The following are my candidates for the top five lawprof strategies for getting credit for someone else’s ideas. Use of these strategies does not exonerate one from a charge of plagiarism, but you just may be able to plagiarize your way to tenure in the Ivy League.

1) Look outside law reviews

The cleverest plagiarists look for material to steal that can’t be found in the Lexis and Westlaw law journal databases. Every law professor knows that the biggest risk of discovery comes from these databases. Law students check them in source cites, and other professors will check them when doing similar research. If you’re the first person to express the idea in a law journal, you can fool people into thinking you came up with it yourself.

That’s why professors who cannot think up their own ideas mine other sources for their law review articles. One popular tactic is to repurpose ideas from other disciplines, such as the thesis of a little read scholarly monograph, article or dissertation. Another popular tactic is to expand on ideas, outlines and abstracts from another law professor’s work in progress; academic norms about respecting another scholar’s drafts mean nothing to the unscrupulous professor who wants to grab the brass ring. Material plagiarized from a blog, a book chapter, congressional testimony, a peer-reviewed or foreign article, an amicus brief, or an unaccepted draft article on SSRN is also not likely to be caught, provided you get it between the covers of a law journal first.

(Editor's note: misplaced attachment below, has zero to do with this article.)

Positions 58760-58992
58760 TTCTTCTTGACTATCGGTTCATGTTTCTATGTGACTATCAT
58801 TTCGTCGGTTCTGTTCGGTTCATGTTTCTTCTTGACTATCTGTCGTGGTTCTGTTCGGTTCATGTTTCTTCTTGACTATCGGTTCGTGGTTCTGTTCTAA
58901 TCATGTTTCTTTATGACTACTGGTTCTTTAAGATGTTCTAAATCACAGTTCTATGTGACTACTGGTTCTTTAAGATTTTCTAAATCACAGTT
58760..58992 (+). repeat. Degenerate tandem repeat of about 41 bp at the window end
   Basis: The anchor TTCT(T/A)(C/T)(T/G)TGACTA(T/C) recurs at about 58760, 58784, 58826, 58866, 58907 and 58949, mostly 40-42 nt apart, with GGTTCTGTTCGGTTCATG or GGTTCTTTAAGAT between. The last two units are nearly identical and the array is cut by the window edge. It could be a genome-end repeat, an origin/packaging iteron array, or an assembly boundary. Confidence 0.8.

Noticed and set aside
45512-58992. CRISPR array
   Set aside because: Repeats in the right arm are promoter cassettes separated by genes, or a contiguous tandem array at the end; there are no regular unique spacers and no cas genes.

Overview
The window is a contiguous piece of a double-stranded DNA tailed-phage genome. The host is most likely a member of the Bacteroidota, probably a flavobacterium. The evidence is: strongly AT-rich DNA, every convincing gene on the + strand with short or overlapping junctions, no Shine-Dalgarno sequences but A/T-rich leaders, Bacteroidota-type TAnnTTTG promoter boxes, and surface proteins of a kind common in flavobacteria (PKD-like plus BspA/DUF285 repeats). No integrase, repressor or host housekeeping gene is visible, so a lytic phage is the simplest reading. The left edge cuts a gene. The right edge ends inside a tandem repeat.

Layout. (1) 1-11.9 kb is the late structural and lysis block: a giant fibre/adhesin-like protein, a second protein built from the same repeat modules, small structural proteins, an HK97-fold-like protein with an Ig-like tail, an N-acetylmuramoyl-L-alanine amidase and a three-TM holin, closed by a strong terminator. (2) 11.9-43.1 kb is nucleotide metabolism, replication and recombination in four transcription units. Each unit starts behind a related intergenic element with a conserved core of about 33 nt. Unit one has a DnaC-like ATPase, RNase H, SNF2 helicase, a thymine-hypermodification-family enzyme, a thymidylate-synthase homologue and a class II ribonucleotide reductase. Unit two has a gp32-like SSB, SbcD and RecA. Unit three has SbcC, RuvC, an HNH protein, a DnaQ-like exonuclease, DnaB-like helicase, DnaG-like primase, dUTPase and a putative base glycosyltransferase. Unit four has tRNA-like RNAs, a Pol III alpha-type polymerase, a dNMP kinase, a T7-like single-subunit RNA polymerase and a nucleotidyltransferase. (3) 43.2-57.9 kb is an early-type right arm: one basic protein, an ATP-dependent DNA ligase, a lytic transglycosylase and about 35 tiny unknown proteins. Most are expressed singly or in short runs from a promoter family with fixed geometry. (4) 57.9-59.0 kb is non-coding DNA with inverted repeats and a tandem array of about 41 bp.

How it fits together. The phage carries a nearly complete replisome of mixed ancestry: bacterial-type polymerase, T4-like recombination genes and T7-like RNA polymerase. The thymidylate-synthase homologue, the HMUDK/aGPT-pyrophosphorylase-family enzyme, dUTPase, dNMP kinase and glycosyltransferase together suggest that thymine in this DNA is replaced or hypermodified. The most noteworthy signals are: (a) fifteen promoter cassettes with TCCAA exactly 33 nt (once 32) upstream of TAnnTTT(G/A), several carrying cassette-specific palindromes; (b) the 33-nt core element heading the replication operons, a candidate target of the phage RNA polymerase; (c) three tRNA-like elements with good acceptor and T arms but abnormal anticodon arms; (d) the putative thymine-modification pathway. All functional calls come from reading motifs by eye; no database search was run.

2) Name it and claim it

OK, so you’ve found someone else’s idea that you’d like to copy. What do you do next? Call it yours.

The original starts with a particular theoretical perspective? Start by implying you are the first to use that perspective. It’s an easy trick: just preface the point with, “I [or we] explain that ….” This gives the impression that the idea originated with you (and, if applicable, your co-author).